Anemia due to a lack of testosterone

The body needs testosterone to synthesize the hormone Erythropoietin, which in turn is used for the synthesis of the red blood cells (erythrocytes) and des Hemoglobins is required. Men with long-term, untreated and more severe testosterone deficiency with testosterone values ​​of <2.5 ng / ml develop anemia with hemoglobin values ​​of <12 mg% and erythrocytes of <3-4 million / ml over time. The anemia leads to rapid fatigue with shortness of breath as well as to increasing drowsiness in the affected men.

Testosterone Deficit Metabolic Syndrome

As already mentioned, men with a testosterone deficit (hypogonadism) often suffer from a metabolic syndrome Insulin resistance and increased blood sugar levels (Diabetes), high blood pressure and lipid metabolism disorders.

Changes in mood and psycho-vegetative functions with testosterone deficiency

Men who have to be deprived of testosterone for therapeutic reasons (advanced prostate cancer) or men who have developed pronounced hypogonadism for other reasons often tend to depressive moods, Tearfulness and like to be emotionally unstable. They are mostly general low-drive and not enterprising ("couch potato"). Many complain of a decline in the ability to concentrate and remember. So-called psycho-vegetative dysfunctions such as pronounced ones are often very pronounced Hot flashes and Sweatswhich are very similar to the menopausal symptoms experienced by menopausal women.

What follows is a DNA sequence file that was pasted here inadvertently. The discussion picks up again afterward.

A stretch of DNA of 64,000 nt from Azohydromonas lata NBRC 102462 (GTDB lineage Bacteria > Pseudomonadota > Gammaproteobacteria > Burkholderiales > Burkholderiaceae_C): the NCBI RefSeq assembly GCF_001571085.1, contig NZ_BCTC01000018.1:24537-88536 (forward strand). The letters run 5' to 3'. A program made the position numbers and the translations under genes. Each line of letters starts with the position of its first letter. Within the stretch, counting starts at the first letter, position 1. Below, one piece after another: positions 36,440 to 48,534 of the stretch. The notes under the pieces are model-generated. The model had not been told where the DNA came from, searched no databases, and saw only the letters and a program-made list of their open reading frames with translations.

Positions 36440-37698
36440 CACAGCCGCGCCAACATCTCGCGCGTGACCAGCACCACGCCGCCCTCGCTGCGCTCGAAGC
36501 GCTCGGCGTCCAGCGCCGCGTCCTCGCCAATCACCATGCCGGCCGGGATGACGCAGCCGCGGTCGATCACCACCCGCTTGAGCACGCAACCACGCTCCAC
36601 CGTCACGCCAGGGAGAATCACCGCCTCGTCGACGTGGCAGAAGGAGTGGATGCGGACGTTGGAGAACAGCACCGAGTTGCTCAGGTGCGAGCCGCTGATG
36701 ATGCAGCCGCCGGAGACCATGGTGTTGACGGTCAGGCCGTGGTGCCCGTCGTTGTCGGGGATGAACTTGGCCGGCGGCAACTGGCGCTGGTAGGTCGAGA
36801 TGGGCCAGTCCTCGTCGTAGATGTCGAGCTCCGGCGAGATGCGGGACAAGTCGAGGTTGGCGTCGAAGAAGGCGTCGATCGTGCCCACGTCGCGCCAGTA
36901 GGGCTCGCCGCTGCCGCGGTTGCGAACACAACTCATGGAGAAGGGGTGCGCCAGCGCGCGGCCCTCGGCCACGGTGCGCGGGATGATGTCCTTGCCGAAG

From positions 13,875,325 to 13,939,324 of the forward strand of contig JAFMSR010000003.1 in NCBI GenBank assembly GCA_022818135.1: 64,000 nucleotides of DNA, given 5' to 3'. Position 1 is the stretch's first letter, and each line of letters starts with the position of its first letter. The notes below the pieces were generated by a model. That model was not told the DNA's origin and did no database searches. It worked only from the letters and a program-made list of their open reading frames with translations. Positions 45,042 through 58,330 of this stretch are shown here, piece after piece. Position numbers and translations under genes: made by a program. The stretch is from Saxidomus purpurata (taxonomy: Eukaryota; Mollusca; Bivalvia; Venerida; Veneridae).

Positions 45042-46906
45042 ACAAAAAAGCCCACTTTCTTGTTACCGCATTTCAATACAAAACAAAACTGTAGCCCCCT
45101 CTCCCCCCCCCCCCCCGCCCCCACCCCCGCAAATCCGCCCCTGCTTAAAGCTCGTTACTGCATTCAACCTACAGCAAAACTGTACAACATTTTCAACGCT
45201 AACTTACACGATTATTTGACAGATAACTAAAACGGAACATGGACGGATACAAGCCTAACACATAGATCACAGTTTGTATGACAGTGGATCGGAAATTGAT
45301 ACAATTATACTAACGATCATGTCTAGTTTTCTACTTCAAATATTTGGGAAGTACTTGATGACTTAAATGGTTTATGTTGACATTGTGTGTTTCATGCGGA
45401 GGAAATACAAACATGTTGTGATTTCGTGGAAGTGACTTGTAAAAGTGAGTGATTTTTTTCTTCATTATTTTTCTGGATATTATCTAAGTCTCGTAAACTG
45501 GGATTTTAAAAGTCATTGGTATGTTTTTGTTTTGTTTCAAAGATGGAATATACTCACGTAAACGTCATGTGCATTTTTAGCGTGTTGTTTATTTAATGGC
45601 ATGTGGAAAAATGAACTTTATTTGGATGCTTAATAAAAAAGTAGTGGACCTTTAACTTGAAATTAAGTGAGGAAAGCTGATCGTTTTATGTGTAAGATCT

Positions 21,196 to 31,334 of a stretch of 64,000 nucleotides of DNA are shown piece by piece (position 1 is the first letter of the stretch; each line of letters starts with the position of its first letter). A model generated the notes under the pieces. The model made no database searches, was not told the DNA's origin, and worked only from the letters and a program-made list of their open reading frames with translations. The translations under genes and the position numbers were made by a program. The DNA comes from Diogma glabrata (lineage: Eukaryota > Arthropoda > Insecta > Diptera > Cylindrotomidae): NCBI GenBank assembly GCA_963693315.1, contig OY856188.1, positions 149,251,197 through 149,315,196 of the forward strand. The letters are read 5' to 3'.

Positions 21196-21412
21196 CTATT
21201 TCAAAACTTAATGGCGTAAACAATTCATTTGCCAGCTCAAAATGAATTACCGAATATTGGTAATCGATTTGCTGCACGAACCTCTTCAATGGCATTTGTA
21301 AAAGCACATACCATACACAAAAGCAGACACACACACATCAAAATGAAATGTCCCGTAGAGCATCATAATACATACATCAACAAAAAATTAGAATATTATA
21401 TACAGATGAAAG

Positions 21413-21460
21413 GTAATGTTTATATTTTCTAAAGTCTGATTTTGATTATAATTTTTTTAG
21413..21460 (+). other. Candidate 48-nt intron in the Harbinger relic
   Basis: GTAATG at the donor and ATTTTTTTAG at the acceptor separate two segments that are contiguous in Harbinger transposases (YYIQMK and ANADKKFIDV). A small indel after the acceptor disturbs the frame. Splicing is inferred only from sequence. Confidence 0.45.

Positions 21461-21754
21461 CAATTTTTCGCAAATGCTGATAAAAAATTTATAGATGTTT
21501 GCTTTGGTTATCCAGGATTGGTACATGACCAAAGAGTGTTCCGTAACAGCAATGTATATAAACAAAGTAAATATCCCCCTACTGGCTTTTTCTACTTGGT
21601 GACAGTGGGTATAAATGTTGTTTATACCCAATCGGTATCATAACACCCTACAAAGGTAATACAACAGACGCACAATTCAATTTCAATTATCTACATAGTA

In a more recent study it was also shown that the incidence of endogenous depression is highest at low, i.e. hypogonadal testosterone values ​​(Fig. 7). If the testosterone values ​​measured in the serum were <1.5 ng / ml, the two-year incidence of depression was 29 % (p <0.05)

Frequency (prevalence) of hypogonadism

Typical hormonal changes in aging men are reflected in the following laboratory constellation:

  • testosterone
  • Free testosterone